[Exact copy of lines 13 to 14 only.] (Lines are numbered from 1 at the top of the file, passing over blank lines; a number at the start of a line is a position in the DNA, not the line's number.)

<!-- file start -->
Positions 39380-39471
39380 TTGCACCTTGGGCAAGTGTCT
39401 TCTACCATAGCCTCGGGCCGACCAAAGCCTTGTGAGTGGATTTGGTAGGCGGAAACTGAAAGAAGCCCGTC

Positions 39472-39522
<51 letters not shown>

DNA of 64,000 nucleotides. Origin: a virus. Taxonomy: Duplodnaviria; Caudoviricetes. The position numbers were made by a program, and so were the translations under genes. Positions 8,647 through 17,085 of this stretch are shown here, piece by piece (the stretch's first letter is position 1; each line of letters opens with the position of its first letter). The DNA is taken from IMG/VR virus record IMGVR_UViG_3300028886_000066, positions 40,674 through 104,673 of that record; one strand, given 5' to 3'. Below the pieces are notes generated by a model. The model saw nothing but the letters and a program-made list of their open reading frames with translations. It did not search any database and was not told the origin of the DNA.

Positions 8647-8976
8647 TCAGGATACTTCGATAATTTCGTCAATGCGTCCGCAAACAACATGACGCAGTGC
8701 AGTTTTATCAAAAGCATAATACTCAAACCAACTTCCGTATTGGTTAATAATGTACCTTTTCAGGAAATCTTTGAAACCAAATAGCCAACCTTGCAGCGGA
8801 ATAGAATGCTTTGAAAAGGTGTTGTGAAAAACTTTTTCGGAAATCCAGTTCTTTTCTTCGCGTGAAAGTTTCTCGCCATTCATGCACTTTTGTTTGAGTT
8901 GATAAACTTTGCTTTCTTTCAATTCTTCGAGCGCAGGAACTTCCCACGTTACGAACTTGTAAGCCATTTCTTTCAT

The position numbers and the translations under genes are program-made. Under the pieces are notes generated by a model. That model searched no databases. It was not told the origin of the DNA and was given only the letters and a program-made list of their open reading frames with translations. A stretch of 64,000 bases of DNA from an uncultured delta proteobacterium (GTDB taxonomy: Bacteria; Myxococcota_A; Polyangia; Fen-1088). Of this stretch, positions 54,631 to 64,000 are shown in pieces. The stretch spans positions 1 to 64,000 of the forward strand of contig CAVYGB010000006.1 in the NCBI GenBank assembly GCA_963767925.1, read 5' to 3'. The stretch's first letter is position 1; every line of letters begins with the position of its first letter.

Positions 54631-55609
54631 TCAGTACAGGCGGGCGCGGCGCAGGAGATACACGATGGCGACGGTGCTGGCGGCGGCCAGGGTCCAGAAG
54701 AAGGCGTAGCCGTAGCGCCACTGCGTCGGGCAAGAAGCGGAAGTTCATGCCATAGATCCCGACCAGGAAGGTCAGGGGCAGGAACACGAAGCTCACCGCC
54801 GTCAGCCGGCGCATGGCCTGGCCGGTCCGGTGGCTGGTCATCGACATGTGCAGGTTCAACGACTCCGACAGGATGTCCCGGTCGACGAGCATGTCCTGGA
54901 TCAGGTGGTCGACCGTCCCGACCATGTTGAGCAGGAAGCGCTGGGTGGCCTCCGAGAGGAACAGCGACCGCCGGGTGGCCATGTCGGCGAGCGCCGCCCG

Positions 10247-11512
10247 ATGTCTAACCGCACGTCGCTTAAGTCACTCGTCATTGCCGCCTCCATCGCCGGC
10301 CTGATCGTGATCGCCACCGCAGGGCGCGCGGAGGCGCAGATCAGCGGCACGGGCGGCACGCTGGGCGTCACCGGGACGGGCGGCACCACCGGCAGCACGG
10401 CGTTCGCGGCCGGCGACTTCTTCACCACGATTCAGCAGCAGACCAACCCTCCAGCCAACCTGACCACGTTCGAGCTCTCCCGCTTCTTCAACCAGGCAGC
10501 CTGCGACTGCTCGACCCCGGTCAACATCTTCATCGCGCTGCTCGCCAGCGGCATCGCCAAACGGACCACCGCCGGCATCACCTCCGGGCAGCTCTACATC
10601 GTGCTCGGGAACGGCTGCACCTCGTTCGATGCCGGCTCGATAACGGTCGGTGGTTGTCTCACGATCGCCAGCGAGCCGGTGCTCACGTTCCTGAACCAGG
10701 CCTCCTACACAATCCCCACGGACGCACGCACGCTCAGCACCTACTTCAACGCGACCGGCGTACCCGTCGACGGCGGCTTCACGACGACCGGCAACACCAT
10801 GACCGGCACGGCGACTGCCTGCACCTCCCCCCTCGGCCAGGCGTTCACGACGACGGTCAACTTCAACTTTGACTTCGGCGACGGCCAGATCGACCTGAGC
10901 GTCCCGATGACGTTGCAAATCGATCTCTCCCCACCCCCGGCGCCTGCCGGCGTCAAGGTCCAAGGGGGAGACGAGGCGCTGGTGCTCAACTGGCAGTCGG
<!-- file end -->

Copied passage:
Positions 54631-55609
54631 TCAGTACAGGCGGGCGCGGCGCAGGAGATACACGATGGCGACGGTGCTGGCGGCGGCCAGGGTCCAGAAG